Colonel Thatte, who has a very sharp memory, a perfect diction, whose steely fauji backbone is detectable in the strong tones of his voice, remembers the events of September 11, 2001, before he discovered the death of his son, perfectly, as if it was yesterday. He and his wife Vijaya were visiting his elder brother in Goregaon, north west Mumbai.

He had spoken to Harshad the Saturday before, on September 8. It was general chitchat. Harshad updated them on the news of his wife and little daughter, who had just celebrated her first birthday. And asked about their health. He said he was planning to come to India in October after the job for worldwide professional services firm Marsh & McLennan was done.

It was one of those regular catchup trans-Atlantic calls between father-mother and son, that happened twice a week or so, ever since Harshad relocated to Atlanta.

In 1999 Harshad had moved to the US with his wife from Mumbai.

He wasn't a Mumbai boy. His boyhood was spent in New Delhi, Mumbai, Chungthang (Sikkim), Abohar (Punjab); places where his dad was posted. But at 13 he was sent to study at Mayo College, Ajmer, and later did his post-graduation in north west Mumbai from N M College. He worked for several prestigious large firms in Mumbai, before getting an opportunity to take on an assignment in the US for GE and later joined the Oracle office in Georgia.

Says the colonel: "All I remember was he was a brilliant person, who completed his BCom and chartered accountants' final exams when he was just 24 years old."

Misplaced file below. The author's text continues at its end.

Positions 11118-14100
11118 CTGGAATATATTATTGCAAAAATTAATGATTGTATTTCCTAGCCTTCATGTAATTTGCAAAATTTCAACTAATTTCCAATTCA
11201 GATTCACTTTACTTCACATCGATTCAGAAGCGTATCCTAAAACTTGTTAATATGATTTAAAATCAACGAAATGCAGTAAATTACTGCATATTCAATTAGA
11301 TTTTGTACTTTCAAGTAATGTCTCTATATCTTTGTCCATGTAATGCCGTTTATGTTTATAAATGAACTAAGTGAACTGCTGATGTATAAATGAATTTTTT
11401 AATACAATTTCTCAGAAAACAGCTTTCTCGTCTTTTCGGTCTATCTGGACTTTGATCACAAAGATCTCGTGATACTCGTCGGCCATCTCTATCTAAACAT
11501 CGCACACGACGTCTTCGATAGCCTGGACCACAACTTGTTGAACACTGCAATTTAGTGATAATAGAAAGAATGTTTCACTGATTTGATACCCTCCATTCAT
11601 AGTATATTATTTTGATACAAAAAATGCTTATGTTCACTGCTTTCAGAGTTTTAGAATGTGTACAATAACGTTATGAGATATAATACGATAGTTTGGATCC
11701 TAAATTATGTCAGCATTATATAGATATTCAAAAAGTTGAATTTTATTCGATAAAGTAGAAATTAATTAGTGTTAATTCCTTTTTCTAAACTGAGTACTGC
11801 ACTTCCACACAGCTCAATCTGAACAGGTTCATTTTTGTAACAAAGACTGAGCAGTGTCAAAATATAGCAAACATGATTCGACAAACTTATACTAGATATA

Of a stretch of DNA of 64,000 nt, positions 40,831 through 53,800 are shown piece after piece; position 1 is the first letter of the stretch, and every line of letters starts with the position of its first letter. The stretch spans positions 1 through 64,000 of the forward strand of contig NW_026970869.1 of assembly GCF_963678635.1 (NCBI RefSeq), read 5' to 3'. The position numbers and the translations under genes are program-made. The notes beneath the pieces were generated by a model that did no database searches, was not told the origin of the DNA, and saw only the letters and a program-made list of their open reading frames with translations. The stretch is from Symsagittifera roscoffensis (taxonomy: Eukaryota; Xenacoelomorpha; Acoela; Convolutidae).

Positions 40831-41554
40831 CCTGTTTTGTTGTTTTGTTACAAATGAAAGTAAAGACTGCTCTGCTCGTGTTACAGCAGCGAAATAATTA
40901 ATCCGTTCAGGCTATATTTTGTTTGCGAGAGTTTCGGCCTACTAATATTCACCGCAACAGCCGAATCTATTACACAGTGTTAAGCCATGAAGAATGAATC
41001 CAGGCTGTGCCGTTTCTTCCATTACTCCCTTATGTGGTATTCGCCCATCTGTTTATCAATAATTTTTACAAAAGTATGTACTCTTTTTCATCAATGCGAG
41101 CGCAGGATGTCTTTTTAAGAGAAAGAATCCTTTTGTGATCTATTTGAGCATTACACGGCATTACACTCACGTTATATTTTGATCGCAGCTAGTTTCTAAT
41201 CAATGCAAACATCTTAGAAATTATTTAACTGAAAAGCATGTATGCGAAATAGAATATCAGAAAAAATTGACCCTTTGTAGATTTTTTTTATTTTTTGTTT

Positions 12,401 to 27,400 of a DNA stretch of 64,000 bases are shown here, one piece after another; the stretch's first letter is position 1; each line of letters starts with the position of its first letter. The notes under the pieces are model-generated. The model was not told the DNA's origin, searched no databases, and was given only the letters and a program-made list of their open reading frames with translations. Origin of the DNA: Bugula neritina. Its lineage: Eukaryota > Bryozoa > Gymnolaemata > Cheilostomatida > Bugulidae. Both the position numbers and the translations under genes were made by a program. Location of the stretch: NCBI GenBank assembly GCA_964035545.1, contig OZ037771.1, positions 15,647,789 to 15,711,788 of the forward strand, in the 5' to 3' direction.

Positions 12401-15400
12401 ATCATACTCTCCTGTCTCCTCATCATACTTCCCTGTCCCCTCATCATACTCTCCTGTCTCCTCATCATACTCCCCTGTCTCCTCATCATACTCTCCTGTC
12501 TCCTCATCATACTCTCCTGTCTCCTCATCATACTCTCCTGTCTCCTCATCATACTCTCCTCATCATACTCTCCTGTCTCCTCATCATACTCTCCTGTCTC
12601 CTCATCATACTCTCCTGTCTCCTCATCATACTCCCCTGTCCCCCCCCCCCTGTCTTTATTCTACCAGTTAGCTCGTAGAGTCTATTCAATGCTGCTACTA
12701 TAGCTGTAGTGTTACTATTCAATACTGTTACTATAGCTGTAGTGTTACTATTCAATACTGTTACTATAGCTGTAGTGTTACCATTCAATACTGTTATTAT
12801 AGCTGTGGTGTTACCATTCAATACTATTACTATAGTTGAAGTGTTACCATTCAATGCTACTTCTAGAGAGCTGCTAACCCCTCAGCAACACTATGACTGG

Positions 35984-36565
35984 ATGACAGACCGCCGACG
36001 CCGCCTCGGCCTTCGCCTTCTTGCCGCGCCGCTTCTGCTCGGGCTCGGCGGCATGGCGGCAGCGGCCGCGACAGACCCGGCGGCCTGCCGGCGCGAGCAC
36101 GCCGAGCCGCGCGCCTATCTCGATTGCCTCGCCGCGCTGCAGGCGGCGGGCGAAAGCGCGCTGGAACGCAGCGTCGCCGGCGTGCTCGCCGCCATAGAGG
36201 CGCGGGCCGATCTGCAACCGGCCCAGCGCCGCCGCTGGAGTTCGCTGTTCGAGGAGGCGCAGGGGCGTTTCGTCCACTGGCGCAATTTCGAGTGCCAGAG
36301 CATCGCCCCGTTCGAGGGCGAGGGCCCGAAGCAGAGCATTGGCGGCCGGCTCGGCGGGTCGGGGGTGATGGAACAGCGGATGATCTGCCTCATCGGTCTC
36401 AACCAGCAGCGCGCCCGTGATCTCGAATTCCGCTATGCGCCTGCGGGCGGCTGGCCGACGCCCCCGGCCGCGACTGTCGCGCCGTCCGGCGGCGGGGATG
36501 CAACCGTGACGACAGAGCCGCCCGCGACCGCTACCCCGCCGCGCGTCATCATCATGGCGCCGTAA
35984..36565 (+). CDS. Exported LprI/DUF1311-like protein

Harshad and his wife were very content in the US -- America suited them, welcomed them.

"He had all the opportunities for hard work. He was a business-minded person. He wanted to create business. He would boast that I can go and sell ice in the North Pole. Our Indian children, perform very well there (the US) -- in a different atmosphere, a clean atmosphere, challenging working conditions, and no nonsense."

His son, says Colonel Thatte was also a very upright, determined, "straightforward" man, whose young life was guided by the teachings of Swami Vivekananada. But he was outgoing, popular too among friends and his Mayo old boys, who he helped organise into a club, and Legacy.com has several heartfelt tributes from them.

A daughter was born to Harshad and his wife in August 2000. Colonel Thatte and his wife were in the US for a month for the birth of their granddaughter, assisting their daughter-in-law.

Those were joyous days, that brought about so many special, gilt-edged memories, the colonel recalls. "The child was born and we celebrated. We decorated the house. She was very happy because a grand welcome was given to her when she came from the hospital with the child."

The Oracle project for Marsh & McLennan took Harshad to New York City in the second half of 2001.

But since Harshad was only temporarily working there - it had been just three weeks up until his death -- on the assignment at Marsh & McLennan, because the original project coordinator got sick, he would go back to his family in Atlanta on the weekends, taking the last flight down on Fridays and flying back to New York just before the new week began, staying always in Room 1009 at the Comfort Inn near mid-town in Manhattan.